(12)

It is simple to show using Eq. (3) that the true work is antisymmetric under time reversal in the following sense:

(13)

where the tilde operation on or indicates that dynamics occurs in the presence of a reversed protocol. Naturally, given the similarity of definitions between the true and the measured works, the same property holds for the measured work:

(14)

As a result of these two relations, the error, defined in Eq. (5), is also antisymmetric under time reversal, . Then, using these relations and Eq. (11) we get

(15)

Integrating over , we have

(16)

Therefore one finally arrives at the relation

(17)

where

(18)

In the following, we restrict to the case where , which holds when . As we shall see, this assumption is not too restrictive and allows already to derive some interesting results. Under this assumption, Eq. (17) simplifies to

(19)

which is precisely the fluctuation theorem for the joint distribution of the measured work and the error García-García et al. [2012]. From Eq. (19) we can immediately derive Eq. (6)

(20)

leading to the explicit form of the correction to the Jarzynski estimator:

(21)

in terms of the marginal time-reversed distribution of the error

(22)

We now proceed with Eq. (7), which can be easily deduced from (19). We have:

(23)

From Eq. (II.1) we immediately obtain Eq. (7) with the identification

(24)

A link between and can be simply derived from the fact that the detailed theorem Eq. (7) must lead to the integral theorem Eq. (6):

(25)

which implies after comparing with Eq. (6):

(26)

Notice that only depends on the error distribution function in Eq. (21) or on the correlations between the measured work and the error in the equivalent formulation of Eq. (26). In both cases, the true work does not explicitly appears Sivak et al. [2013]. The same property holds for the correction .

ii.2 Explicit corrections for uncorrelated error

In practice, the evaluation of the functions and is rather difficult since this requires a knowledge of the joint distribution of the error and the measured work. In order to progress, we introduce further assumptions in this section.

We can generally write the joint probability distribution of the measured work and the error as

(27)

where in the second line, we have changed variables from to using Eq. (5); this change of variable has a Jacobian unity since is fixed, hence the third line. When the error is uncorrelated with the true work, , and we obtain the following factorization relation:

(28)

Thanks to the factorization property of Eq. (28), the experimental work distribution becomes a simple convolution:

(29)

Furthermore, the conditional probability of the work given the error is just the true work distribution, but shifted, . By Bayes formula, the conditional probability of the error given the work reads

(30)

From the last equation and (24), we obtain the form of in terms of the true work and the error distributions:

(31)

Eqs. (29) and (31) constitute the first main result of the present paper. These explicit expressions of the correction factors can be derived when it is possible to integrate out the contribution of the error independently of the other degrees of freedom of the system. More precisely, we have used two main assumptions: the first one is the invariance under time reversal symmetry of and the second one is the statistical independence of and . As shown in Appendix A, taken together these assumptions also imply the invariance of the error distribution under time-reversal symmetry, namely:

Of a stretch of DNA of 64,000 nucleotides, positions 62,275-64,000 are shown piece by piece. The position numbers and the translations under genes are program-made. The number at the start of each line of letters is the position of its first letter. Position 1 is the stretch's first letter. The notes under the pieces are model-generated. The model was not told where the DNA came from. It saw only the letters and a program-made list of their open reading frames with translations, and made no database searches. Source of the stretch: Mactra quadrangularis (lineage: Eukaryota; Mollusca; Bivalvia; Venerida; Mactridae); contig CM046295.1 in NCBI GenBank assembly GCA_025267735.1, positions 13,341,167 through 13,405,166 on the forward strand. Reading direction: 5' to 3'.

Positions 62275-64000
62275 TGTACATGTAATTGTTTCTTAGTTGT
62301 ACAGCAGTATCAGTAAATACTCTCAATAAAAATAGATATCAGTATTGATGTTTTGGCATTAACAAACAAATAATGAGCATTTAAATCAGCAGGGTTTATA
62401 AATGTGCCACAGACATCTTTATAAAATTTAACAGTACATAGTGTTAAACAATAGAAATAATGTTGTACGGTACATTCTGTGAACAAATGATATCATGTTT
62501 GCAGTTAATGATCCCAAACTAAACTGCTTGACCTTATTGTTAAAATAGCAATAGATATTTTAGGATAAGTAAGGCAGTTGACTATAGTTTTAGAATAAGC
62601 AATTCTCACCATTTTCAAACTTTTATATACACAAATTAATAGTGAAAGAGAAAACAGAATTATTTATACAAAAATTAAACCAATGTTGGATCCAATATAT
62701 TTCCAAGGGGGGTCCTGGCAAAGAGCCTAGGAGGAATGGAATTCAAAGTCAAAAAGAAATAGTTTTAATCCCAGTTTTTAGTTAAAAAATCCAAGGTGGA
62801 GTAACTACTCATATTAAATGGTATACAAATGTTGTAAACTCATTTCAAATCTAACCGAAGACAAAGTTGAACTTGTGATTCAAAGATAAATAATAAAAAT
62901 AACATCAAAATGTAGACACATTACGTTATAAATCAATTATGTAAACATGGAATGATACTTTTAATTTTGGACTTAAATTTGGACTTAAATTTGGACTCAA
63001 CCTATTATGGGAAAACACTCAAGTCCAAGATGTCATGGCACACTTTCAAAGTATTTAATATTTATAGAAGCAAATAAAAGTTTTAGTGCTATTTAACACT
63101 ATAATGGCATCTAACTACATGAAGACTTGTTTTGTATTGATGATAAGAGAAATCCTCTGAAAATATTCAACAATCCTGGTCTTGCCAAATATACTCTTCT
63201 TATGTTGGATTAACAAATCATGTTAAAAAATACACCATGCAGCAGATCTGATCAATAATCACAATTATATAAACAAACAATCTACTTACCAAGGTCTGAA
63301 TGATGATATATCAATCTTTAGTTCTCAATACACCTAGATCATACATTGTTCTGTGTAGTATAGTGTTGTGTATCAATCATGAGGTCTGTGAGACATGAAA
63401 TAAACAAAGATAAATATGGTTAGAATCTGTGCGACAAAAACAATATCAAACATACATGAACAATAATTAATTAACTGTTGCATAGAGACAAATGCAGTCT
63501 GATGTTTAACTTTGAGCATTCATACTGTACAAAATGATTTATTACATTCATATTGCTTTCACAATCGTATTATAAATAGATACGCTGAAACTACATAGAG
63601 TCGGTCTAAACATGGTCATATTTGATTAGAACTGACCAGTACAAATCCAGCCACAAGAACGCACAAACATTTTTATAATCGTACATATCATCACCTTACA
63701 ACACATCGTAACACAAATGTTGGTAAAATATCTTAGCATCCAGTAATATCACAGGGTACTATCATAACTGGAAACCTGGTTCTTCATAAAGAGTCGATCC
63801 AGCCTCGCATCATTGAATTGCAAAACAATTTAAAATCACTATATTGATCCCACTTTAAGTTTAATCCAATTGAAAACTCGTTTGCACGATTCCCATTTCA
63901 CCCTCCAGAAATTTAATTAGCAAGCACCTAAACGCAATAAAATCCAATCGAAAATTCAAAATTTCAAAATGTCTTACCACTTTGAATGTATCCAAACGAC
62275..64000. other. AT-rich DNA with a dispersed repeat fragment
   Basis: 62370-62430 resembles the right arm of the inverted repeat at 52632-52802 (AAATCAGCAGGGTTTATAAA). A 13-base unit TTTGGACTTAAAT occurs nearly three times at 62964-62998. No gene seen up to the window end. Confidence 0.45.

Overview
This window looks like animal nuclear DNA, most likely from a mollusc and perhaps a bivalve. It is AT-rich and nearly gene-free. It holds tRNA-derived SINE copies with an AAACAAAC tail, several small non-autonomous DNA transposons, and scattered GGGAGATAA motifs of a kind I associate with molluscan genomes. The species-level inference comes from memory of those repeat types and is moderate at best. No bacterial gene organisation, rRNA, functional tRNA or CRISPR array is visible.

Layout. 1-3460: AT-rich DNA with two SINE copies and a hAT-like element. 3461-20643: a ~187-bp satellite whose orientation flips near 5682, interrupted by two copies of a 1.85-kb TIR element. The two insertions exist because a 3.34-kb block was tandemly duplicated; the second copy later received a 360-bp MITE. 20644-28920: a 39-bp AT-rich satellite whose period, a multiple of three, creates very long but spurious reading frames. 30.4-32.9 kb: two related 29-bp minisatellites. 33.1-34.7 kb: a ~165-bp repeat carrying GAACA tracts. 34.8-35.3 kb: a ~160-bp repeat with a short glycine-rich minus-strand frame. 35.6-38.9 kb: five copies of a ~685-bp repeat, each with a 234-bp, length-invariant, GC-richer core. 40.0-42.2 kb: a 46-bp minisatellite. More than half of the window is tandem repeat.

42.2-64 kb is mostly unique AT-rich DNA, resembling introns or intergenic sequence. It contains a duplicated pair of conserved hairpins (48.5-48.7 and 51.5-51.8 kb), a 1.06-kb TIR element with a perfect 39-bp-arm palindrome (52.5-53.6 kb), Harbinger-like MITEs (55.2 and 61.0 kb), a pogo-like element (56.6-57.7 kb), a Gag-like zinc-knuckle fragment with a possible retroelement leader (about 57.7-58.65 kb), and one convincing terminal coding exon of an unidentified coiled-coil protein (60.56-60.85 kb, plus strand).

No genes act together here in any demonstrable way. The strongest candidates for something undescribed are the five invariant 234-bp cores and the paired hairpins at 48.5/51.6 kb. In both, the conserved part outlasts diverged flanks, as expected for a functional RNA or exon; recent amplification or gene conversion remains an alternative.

(32)

In the following, we present various applications of this framework to specific work and error distributions.

Iii Consequences for specific work and error distributions

iii.1 Uncorrelated Gaussian error and Gaussian work distribution

Before addressing more complex situations, it is instructive to consider a simple case where the true work and error distributions are Gaussian, and the error is assumed to be uncorrelated with the true work, of mean and of variance . In this case, the experimental work distribution will also be a Gaussian, and the correction factor to the Crooks fluctuation theorem, , will be a linear function of . To be explicit, let us take the work and noise probability distributions of the form

(33)
(34)

Naturally, since and are assumed to be uncorrelated, the variance of the measured work is simply the sum of the variances of the work and of the error: . Now, the bias in the Jarzynski estimator, can be evaluated using Eqs. (21), (32) and (34), with the result

(35)

which depends on temperature, the variance of the noise and its mean.

Let us now calculate the bias in the Crooks estimator, from Eqs. (31), (33) and (34). We find:

(36)

where is the signal-to-noise ratio.

Figure 1: Sketch of the effect of Gaussian uncorrelated noise on symmetry functions, or equivalently on Crooks fluctuation theorem, for a Gaussian work distribution. If , the measurement noise produces a decrease of the slope of the symmetry function (green dotted line) as compared to (red dashed line). This change of slope (a rotation of the line) does not affect the intersection point with the work axis, which corresponds to the free-energy difference, . When however, the symmetry function should be in addition translated by (black solid line). All energies are measured in units of .